As a lender, you don’t have the challenge of trying to find a definition of BNPL that takes in these new products but excludes the casual BNPL operations that most businesses rely on. Instead skip to the end of the equation.
The bottom-line is that the FCA wants to protect vulnerable consumers from over-borrowing. And naturally, it’s in your financial interests to do the same. Because the profits from these BNPL products come from the vendors rather than the consumers, a certain level of bad debt can be absorbed, but that doesn’t mean that profits can’t be improved by keeping loan defaults to a minimum.
As long as you can accomplish this without adding excessive friction to the process, this will maintain or improve profitability, while also bringing you into line with the requirements that the FCA are likely to impose.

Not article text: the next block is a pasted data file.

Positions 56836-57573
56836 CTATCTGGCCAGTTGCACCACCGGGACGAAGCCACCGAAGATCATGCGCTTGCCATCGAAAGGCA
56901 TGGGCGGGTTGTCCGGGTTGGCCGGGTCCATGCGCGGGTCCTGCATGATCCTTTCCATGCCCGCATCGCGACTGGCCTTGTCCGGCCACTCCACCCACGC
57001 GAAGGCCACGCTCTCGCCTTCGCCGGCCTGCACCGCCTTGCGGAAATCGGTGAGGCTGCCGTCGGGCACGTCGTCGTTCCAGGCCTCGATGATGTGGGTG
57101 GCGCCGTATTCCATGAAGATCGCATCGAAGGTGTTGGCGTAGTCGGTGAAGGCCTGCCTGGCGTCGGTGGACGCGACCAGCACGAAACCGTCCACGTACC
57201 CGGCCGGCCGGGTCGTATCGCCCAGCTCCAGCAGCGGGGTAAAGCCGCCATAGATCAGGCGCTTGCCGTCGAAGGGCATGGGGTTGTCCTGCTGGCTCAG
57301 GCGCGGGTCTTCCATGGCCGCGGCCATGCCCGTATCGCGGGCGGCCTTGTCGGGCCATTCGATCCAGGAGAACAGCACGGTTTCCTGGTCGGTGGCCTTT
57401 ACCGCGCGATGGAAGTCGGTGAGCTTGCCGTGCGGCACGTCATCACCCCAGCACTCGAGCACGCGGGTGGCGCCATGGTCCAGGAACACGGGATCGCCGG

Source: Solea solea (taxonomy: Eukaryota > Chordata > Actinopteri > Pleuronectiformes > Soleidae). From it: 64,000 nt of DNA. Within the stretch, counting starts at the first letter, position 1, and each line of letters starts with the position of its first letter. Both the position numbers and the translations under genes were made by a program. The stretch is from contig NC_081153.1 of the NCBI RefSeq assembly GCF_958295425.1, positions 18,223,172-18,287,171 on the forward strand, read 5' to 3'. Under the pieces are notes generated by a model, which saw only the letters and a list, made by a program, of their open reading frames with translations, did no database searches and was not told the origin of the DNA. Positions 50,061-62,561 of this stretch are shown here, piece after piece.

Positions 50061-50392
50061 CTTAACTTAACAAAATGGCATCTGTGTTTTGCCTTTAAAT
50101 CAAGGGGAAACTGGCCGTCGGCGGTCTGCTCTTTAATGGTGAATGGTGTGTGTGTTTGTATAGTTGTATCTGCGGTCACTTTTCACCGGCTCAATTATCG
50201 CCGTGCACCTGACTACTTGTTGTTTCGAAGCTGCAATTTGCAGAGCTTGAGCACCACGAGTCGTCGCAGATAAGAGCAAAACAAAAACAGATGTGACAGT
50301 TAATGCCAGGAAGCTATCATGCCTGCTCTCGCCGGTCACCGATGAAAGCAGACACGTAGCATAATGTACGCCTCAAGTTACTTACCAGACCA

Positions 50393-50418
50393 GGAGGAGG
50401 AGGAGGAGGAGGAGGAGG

For example, you could put a customer’s first purchase through with minimal checks, ask for a little more information for repeat business, and then move to a credit check on the third or fourth purchase.
Alternatively, you could scale it based on the overall amount borrowed and the materiality of that borrowing to the customer, only increasing the level of checks once a certain level is exceeded.
And even when you reach a point at which you decide to implement credit checks, using a modern decisioning system you can ensure swift decisions that don’t require manual reviews.
In some ways, the fact that informal BNPL arrangements have existed in the business world for so long makes it less likely that FCA will take a heavy-handed approach or seek to squeeze these BNPL products out of existence.
This is good news for both the lenders who offer BNPL products and the consumers that enjoy them responsibly.
If you offer a BNPL product – or are thinking of doing so – talk to one of our modelling specialists about how GDS Link can improve and modernise your lending technology.